264-1 Crop Growth Models with Fewer Cultivar-Specific Inputs to Enhance Use in Research and Decision Support.

See more from this Division: A03 Agroclimatology & Agronomic Modeling
See more from this Session: Enhancing and Facilitating Use of Agricultural System Models in Field Research
Wednesday, November 3, 2010: 12:30 PM
Long Beach Convention Center, Room 103A, First Floor
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Tri D. Setiyono1, Kenneth Cassman1, James Specht1, Achim Dobermann2, Daniel Walters1 and Haishun Yang3, (1)University of Nebraska-Lincoln, Lincoln, NE
(2)International Rice Research Institute, Metro Manila, Philippines
(3)Monsanto Company, 800 N. Lindbergh Blvd., St. Louis, MO 6316, USA, St. Louis, MO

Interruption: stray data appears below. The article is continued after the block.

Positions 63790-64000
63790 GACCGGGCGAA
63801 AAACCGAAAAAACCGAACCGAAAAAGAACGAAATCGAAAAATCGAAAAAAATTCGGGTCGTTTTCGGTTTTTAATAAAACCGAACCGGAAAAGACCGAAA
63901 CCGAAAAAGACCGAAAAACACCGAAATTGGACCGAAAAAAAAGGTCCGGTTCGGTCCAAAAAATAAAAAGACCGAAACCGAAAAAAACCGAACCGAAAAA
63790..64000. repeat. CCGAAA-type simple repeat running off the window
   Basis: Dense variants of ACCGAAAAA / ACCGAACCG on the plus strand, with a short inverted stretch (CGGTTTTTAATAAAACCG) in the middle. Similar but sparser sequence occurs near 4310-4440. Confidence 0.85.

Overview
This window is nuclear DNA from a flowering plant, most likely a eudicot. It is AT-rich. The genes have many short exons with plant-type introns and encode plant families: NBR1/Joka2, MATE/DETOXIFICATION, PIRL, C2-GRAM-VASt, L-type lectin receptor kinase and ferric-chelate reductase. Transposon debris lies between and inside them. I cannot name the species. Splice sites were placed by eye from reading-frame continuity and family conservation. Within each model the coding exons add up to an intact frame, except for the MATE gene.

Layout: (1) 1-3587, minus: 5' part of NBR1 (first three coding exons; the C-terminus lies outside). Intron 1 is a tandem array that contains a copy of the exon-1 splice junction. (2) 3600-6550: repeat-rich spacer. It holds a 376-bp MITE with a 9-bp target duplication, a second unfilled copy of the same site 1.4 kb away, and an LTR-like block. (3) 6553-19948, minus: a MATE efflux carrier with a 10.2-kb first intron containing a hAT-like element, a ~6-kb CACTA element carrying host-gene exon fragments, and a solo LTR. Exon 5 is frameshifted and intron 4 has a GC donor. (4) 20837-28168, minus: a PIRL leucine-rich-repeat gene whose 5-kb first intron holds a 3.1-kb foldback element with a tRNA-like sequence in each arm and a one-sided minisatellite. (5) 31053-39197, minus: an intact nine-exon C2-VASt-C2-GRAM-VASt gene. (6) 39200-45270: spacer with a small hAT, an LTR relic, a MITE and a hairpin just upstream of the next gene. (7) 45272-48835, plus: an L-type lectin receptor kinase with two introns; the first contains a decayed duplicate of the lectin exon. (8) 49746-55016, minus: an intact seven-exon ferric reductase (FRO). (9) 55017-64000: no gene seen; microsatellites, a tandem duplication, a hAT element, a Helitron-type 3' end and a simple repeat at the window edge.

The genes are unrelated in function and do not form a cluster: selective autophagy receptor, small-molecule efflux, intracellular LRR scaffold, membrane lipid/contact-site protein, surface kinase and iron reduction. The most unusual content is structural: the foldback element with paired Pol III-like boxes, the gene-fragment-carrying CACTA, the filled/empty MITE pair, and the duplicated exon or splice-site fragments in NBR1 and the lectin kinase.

Simulation of crop phenology is critical for accurate estimates of yield. Some models require several genotype-specific coefficients (GSCs) as input to get phenology right, and often these coefficients are difficult to estimate and are not stable across environments for the same cultivar or hybrid. Other models were developed with the goal of using as few genotype-specific coefficients as possible, and ensuring that those required are widely available. This presentation will argue that the latter type of models is crucial for enhancing and facilitating use of crop simulation models for research and decision-support in commercial crop production, and we provide examples in support of this position. Use of several GSCs is problematic for the following reasons: (i) rapid turnover of commercial cultivars and hybrids makes it difficult to keep up with coefficients for newly released varieties, (ii) commercial seed companies typically do not measure or provide information about such coefficients for their products, (iii) coefficients calibrated for a given cultivar in a given location or region may not be useful in another environment, and (iv) crop models with GSCs to evaluate effects of climate change on crop yield must be used with caution because environmental conditions used to develop and calibrate the GSCs are quite different from future climatic conditions to be simulated. This presentation will describe the GSCs and the underlining mechanisms in Hybrid-Maize and SoySim, which are two examples of crop models with minimum number of GSCs compared to several other widely used crop models. Evaluation against measured data from high-yield experimental sites in the U.S. Corn Belt demonstrate that Hybrid-Maize and SoySim had a similar or better accuracy in simulating seed yield compared to these other models despite using fewer GSCs. These models also were robust in simulating growth and seed yield response to yearly weather variation and different management such as plant population density and planting date, which is important for use in research and decision support.